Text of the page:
I probably would have worked from home Monday anyway (as a doctoral student, I can do that most days if need be), but now it was for sure.  Poolish #3 was mixed at 10:45pm with 0.16 g yeast.  This was still wrong.  I still hadn't realized it.   I took a picture of the poolish at 7:45, but mixed it at 8:45.

Poolish #3


As I was setting up my tablecloth couche after pre-shaping, I realized that part of the paleness of my recent batches of baguettes was an over-thick layer of flour, imparted by my couche.  Tip: if you can scrape flour off your couche with a bench knife, it is over-floured.  I shook the silly thing out over my balcony before shaping the baguettes.  You almost wouldn't have recognized it afterward, with only the lightest coat of flour left over.

I shaped this last batch of baguettes oh-so gently, and let them sit en couche for 65 minutes. They felt...different when I transfered them to parchment for slashing.  Rounded and light, but strong.  A little too light, truth be told--they didn't want to slash easily.  I think over-proofed, in fact--I let time get away from me and didn't for done-ness at 60 minutes.

And the final results:

Monday Batch: Exterior

Monday Batch: Crumb


Nice, richly colored crust that was nicely crisp to the tooth.  Crumb wasn't as open as I'd like, but the flavor was decent.

After this batch was out of the oven, as I was perusing Hamelman's Bread for insight, I finally, finally realized what was going wrong with my poolish, even with my scale.  0.2% yeast is for fresh yeast.  For active dry, you'd need to use 1/3 as much-- 0.1g.  D'oh!.  Suddenly it all made sense.  Poolish #1, with 3 times too much yeast, was done in 8 hours and a goner at 9.  #2 did a bit better, but may have been  little too ripe at 10 hours.  #3 actually may not have actually been fully ripe at 10 hours, but would have been over-ripe by 12, no doubt.

Next week: The correct amount of yeast in my poolish, a lower preheat temp (my bottoms keep charring a bit), and a more watchful proof.  Victory will be mine!

Happy baking everyone,


ananda's picture


My Foundation Degree students were making their own breads using pre-ferments a couple of weeks ago.   Both a "Biga" and a "Poolish" were available for their use.   They made some very fine pizzas, and an assortment of flavoured breads.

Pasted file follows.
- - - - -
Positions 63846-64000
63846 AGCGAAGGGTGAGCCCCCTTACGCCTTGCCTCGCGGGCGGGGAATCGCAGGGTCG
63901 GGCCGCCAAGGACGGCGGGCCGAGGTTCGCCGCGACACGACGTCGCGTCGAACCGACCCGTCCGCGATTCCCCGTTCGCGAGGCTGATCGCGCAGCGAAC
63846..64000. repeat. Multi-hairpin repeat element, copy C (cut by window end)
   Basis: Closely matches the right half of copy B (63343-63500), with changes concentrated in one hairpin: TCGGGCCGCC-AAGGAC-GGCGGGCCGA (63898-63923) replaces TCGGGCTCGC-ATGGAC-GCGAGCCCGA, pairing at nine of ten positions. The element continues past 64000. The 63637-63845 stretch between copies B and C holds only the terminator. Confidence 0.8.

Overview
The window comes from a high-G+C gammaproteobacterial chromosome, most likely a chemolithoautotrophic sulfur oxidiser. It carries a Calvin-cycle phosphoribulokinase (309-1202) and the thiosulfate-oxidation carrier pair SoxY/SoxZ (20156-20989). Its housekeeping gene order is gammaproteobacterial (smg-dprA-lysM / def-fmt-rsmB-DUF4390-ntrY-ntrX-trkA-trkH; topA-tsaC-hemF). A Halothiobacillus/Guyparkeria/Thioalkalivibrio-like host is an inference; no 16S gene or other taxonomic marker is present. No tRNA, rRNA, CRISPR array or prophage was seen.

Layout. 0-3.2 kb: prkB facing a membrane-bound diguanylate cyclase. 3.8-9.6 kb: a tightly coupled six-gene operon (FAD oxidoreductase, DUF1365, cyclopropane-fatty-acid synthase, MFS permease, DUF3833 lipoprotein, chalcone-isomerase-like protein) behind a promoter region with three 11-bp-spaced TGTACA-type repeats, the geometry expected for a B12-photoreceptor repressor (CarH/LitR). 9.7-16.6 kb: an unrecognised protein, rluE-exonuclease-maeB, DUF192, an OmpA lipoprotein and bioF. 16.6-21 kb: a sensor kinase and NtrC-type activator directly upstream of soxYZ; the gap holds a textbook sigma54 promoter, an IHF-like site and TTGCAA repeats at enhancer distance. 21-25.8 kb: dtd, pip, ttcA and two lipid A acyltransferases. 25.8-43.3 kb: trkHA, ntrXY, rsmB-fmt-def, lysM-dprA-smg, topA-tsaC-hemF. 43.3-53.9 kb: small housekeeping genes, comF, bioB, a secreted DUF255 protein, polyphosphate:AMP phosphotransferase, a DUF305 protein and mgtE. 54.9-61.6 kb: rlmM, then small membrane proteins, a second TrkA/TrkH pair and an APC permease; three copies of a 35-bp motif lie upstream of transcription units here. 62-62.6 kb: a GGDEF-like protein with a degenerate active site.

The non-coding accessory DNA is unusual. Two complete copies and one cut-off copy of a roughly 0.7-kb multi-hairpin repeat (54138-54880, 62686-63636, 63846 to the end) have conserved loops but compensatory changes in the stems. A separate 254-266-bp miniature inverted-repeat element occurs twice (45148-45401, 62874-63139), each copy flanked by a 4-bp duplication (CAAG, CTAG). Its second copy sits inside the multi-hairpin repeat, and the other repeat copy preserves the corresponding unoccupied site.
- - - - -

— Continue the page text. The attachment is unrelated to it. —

Once they had weighed all their pre-ferments, I noticed there were some "leftovers".

So, I made the following as demonstrations.   The baguettes, shown below, were actually to help a late arriving student on his way, to enable product completion in the practical time.   The tinned loaves were an experiment to demonstrate how, even at a very high proportion in the final dough, a biga can contribute fantastic improving qualities, resulting in super high crown bread.

It was also a joy to be able to use local organic flour in the final doughs as well.

•1.    Baguettes with a Poolish


Formula [% of flour]

1. Poolish


Special CC Flour




Fresh Yeast




2. Final Dough


Poolish [from above]


Gilchesters Pizza/Ciabatta Flour




Fresh Yeast







  • Mix on first speed in an upright machine for 10 minutes with the hook attachment. DDT 26°C
  • Ferment in bulk for 1 hour, covered at 26°C
  • Scale and divide for baguettes at 340g; pre-shape and rest 20 minutes, covered
  • Shape and prove, en coûche, 50 minutes. Use coarse semolina as needed.
  • Use a loader and baguette peel to set the baguettes, and use a grignette to slash the surface beforehand.
  • Bake in a deck oven, with steam at 240°C, top heat 7, bottom heat 5 for 15 minutes. Open the damper and bake out a further 5 minutes.
  • Cool on wires
  • baguettebaguette_crumbPicture1

•2.    High Crown Tinned Breads with a large proportion of Biga in the final dough


Formula [% of flour]

1. Biga


Special CC Flour




Fresh Yeast




2. Final Dough


Biga [from above]


Gilchesters Organic Farmhouse Flour






Fresh Yeast







  • Mix the dough on slow speed only in a spiral mixer for 15 minutes. DDT 27°C